My Favourite reads of 2014

Its coming to the end of the year and as I'll be away on holiday for a large part of December I've decided to compile my top 20 books of the year.

My tastes are leaning more towards the psychological thriller genre, but I've also read a few cracking historical books and some lovely family drama/ romantic novels. Not surprising that 17/20 are female authors as I make no bones about often being able to relate far better to characters created by women. Anyway all these 20 got a roaring 5 star review from me and I can highly recommend them all.

Top reads of 2014


Top 3 

One to watch out for in 2015...
The Girl on the train, Paula Hawkins
My favourite read this year is a book which most readers have yet to discover as it's not due for publication until later in 2015. You lucky things!
If you like tangled tales, unreliable narrators, apprehension and tension in your stories look no further. The Girl on the train is waiting to blow your mind - go for it!

Beautiful day, Kate Anthony
Beautiful day is a beautiful read, in fact it's a beautiful offering altogether from Penguin with a delightfully pretty cover and the sheer readability which grabs you from page one.

Keep your friends close, Paula Daly
This rollercoaster of misplaced trust, hidden pasts, secrets, betrayal and psychological mayhem grabs you by the short and curlies from paragraph one.

All the others in no particular order

Who are you, Elizabeth Forbes
It is merciless and barbaric and yet heart wrenching too, it plays with your mind and gets in your head and is as twisted as anything I've ever read.

The Accident, CL Taylor
It's the story of Sue who's teenage daughter Charlotte lies in a coma after an accident. You won't know whether to trust everything Sue tells us, you'll begin to doubt her reliability as a narrator, but you will just have to keep on reading to find out the awful truths in this gripping and haunting novel.

Her, Harriet Lane
A creeping cliffhanger

A trick of the mind, Penny Hancock
A real page turner with flawed characters in a flawless story

Remember me this way, Sabine Durrant
Twisted and devious with a menacing feel which creeps up on you

The hidden girl, Louise Millar
A twisty, psychological, mystery thriller set between bustling London and the quiet rural backwaters of Suffolk

The Testament of Vida Tremayne, Sarah Vincent
This creepy and menacing psychological chiller, looks at difficult family relationships, loneliness, stress and mental health frailties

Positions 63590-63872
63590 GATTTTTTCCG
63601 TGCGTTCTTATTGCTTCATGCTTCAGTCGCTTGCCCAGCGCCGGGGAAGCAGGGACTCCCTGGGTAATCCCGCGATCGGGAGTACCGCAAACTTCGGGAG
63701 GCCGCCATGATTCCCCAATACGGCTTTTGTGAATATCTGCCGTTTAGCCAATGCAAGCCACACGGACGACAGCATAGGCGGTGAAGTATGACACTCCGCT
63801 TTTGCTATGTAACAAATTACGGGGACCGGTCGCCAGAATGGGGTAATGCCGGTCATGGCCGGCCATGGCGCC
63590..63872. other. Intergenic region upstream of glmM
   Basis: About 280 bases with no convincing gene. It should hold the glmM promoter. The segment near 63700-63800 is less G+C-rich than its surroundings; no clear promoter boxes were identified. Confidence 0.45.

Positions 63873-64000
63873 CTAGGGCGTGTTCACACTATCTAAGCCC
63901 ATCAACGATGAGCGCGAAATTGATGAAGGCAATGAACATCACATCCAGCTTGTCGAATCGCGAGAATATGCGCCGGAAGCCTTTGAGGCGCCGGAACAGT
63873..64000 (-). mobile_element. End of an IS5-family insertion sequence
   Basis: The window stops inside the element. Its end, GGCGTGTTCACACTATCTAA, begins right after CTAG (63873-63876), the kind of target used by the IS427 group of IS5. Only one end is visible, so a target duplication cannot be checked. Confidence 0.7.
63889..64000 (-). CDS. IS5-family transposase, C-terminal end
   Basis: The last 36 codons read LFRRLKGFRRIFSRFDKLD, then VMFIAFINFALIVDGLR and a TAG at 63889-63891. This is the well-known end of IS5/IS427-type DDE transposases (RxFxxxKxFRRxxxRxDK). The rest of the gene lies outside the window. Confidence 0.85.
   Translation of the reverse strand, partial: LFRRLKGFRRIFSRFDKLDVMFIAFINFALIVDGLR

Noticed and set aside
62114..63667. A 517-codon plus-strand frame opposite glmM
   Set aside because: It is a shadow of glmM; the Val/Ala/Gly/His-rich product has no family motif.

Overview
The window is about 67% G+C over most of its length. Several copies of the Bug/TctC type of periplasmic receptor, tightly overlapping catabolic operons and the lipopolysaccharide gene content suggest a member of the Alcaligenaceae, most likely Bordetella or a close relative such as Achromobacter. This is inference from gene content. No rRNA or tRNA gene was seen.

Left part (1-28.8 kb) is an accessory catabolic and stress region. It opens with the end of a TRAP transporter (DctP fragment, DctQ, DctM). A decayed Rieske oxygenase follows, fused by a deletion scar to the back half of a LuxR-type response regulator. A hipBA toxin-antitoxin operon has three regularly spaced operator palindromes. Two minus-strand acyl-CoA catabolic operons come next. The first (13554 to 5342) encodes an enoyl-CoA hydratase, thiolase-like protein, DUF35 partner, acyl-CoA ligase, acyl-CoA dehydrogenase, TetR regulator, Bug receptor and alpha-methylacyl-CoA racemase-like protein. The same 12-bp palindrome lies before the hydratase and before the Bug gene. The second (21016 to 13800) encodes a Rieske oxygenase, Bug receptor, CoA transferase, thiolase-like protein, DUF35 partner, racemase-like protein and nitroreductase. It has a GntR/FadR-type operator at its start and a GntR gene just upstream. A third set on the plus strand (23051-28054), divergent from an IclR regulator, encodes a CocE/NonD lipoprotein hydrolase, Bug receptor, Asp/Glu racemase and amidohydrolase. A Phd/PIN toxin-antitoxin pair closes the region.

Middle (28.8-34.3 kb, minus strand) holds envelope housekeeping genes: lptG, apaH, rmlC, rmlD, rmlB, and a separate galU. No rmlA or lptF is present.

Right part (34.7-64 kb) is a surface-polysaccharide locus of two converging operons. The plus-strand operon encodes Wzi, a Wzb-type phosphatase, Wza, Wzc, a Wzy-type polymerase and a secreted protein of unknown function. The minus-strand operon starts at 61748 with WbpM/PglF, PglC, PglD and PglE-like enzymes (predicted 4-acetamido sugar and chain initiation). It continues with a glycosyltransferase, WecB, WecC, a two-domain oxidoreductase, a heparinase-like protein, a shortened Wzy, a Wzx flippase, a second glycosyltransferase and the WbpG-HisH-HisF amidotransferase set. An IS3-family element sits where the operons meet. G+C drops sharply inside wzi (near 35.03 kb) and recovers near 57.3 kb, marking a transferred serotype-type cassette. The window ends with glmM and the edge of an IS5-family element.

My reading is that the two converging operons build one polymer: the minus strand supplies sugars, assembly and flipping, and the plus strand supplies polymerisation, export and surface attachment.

The memory book, Rowan Coleman
A truly epic novel that will remain in my memory for years after I have forgotten how to use my front door key and how to put on my shoes!

Little mercies, Heather Gudenkauf
A family drama which was like taking part in an unfolding tragedy I could do nothing about but cheer from the sidelines and hold my breath when things got to their very worst

Ghostwritten, Isabel Wolff
A moving and haunting account of how two women's lives are moulded by tragedy and loss.

Where love lies, Julie Cohen
A romantic read with a little darker twist to it

The gilded lily, Deborah Swift
Historical fiction set in grimy, 17th century, restoration London

The vanishing witch Karen Maitland
Historical drama set amidst the peasants rebellion in medieval Lincolnshire where superstition rules.

The Fair Fight, Anna Freeman
Set in 18th century Bristol this is the story of Ruth a pugilist, brought up in a brothel, gritty and realistic iits a fabulous piece of historical drama.

More than this, Patrick Ness
Written for the YA reader yet the adult themes, feelings and emotions make it a must read for any age.
Mr Mercedes, Stephen King
Evil genius from the master of thrills.

The extraordinary life of Frank Derrick age 81, JB Morrison
You'd have to read this book to appreciate its humour and poignancy yet in many ways I found it unbearably sad. It's about old age, loneliness and the importance relatively small kindnesses assume to someone who is alone.

Comments

  1. We have a very similar taste. I've read lots of these. I'll put together my list soon!

    ReplyDelete

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